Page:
Bezredka, Aleksandr Mikhailovich

The following article is from The Great Soviet Encyclopedia (1979). It might be outdated or ideologically biased.

Bezredka, Aleksandr Mikhailovich


Born Mar. 27 (Apr. 8), 1870; died Feb. 28, 1940. Russian microbiologist, pupil of I.I. Mechnikov.

In 1892, Bezredka graduated from the nature division of the physics and mathematics department of the University of Novorossiia in Odessa. From 1897 he worked in Mechnikov’s laboratory at the Pasteur Institute in Paris and from 1916 was assistant director of that institute.

The theory of “local immunity” proposed by Bezredka was subjected to serious criticism for his attempt to isolate the phenomenon of immunity from the protective reactions of the total organism. However, the method of local immunization discovered by Bezredka found application for preventive treatment in a number of infections: vaccination by mouth, according to Bezredka’s method, against typhoid fever, dysentery, and cholera and vaccination through the skin against streptococcal and staphylococcal infections. Bezredka’s experimental studies of anaphylaxis led him to the elaboration of a method for preventing anaphylactic shock in serum treatment. While living abroad, Bezredka maintained close ties with Russian science; many Russian scientists worked under his guidance.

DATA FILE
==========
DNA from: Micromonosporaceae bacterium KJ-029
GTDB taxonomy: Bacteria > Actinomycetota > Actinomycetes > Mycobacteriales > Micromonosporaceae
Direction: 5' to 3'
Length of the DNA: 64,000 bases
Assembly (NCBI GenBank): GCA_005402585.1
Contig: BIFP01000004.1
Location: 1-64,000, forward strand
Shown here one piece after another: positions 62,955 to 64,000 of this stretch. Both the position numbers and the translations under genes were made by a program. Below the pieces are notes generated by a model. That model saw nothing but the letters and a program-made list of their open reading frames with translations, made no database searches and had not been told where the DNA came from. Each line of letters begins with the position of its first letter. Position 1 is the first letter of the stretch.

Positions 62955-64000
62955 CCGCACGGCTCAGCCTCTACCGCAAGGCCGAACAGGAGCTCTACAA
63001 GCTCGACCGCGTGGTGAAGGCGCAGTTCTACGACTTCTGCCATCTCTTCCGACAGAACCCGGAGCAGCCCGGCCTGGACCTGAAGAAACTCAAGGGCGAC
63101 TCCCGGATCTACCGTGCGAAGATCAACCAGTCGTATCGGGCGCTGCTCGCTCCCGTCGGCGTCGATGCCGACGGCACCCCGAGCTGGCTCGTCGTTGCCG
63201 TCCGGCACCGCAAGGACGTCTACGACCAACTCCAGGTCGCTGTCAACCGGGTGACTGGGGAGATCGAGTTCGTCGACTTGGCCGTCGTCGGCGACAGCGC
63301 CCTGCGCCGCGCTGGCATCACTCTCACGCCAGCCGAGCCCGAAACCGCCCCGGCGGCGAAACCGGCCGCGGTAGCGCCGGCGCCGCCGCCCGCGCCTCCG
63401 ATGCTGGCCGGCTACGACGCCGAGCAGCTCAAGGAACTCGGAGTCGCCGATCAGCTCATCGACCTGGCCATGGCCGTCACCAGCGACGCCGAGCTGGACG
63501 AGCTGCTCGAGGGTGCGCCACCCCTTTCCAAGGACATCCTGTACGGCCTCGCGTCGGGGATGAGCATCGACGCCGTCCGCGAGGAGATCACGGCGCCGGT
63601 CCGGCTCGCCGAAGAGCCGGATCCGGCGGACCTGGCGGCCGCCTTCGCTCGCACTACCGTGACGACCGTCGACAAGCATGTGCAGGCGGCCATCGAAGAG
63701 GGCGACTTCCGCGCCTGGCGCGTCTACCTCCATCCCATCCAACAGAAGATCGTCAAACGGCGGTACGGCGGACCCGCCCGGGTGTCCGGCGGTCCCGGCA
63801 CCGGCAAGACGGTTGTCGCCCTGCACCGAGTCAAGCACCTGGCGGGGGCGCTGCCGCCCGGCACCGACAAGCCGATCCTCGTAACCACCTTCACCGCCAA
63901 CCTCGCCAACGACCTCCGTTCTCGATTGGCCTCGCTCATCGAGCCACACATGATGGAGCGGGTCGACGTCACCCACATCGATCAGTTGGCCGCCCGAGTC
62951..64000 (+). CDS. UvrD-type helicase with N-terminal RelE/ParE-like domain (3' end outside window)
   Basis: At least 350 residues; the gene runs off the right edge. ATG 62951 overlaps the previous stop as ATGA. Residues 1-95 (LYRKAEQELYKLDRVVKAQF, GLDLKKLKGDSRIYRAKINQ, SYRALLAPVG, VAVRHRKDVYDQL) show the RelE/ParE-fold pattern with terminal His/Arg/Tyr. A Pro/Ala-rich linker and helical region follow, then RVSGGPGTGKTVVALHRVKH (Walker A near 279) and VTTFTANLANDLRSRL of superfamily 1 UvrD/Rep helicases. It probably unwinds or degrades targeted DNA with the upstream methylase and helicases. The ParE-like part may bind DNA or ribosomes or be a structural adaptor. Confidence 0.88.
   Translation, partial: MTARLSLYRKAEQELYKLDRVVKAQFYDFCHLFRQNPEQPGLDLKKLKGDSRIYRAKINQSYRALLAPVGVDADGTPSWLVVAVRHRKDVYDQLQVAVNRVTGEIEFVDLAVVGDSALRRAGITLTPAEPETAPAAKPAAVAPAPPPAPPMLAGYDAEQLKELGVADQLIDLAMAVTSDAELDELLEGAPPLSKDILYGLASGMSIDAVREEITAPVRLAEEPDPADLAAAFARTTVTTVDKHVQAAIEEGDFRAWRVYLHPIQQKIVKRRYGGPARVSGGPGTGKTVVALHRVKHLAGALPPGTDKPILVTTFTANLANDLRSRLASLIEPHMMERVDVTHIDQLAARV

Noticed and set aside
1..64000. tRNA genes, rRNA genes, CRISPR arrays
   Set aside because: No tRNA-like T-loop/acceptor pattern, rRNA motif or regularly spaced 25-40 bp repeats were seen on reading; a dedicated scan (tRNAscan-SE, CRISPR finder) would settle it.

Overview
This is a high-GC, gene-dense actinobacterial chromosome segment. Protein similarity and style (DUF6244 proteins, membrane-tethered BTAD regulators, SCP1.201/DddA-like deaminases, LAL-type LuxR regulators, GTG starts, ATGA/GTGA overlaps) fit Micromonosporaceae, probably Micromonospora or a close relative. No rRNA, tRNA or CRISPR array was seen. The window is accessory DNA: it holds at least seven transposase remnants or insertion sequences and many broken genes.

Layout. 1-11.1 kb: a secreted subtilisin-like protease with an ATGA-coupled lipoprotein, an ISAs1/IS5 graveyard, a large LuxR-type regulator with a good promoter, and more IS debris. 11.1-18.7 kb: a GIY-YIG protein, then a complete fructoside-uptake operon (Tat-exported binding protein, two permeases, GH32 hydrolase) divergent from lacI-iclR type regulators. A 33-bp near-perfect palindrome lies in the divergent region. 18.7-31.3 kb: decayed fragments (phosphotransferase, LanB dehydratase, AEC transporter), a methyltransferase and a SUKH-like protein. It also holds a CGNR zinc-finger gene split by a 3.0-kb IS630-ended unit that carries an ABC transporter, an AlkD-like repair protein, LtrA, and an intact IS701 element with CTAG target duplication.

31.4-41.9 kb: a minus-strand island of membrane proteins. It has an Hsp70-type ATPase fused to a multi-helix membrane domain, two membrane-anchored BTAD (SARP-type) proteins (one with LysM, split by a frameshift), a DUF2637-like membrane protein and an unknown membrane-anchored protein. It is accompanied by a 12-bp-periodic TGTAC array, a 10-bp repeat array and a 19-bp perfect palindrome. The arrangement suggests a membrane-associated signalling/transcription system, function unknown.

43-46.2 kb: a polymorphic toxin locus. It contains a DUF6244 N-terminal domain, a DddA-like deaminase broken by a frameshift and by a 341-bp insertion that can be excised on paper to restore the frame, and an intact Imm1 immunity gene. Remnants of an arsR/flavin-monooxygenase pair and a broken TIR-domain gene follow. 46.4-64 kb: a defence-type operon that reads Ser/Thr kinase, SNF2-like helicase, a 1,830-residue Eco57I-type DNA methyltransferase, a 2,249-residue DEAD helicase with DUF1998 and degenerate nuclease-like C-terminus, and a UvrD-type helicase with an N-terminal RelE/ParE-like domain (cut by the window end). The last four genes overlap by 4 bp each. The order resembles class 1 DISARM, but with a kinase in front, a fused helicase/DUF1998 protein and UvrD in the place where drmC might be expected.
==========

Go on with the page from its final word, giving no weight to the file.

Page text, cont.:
Mestnaia immunizatsiia. Paris, 1926. (Translated from French.)
“O znachenii razdrazhitelei ν infektsii i immunitete.” Zhurnal eksperimental’noi biologii i meditsiny, 1927, no. 18.
Anafilaksiia i antianafilaksiia. Moscow, 1930. (Translated from French.)
The Great Soviet Encyclopedia, 3rd Edition (1970-1979). © 2010 The Gale Group, Inc. All rights reserved.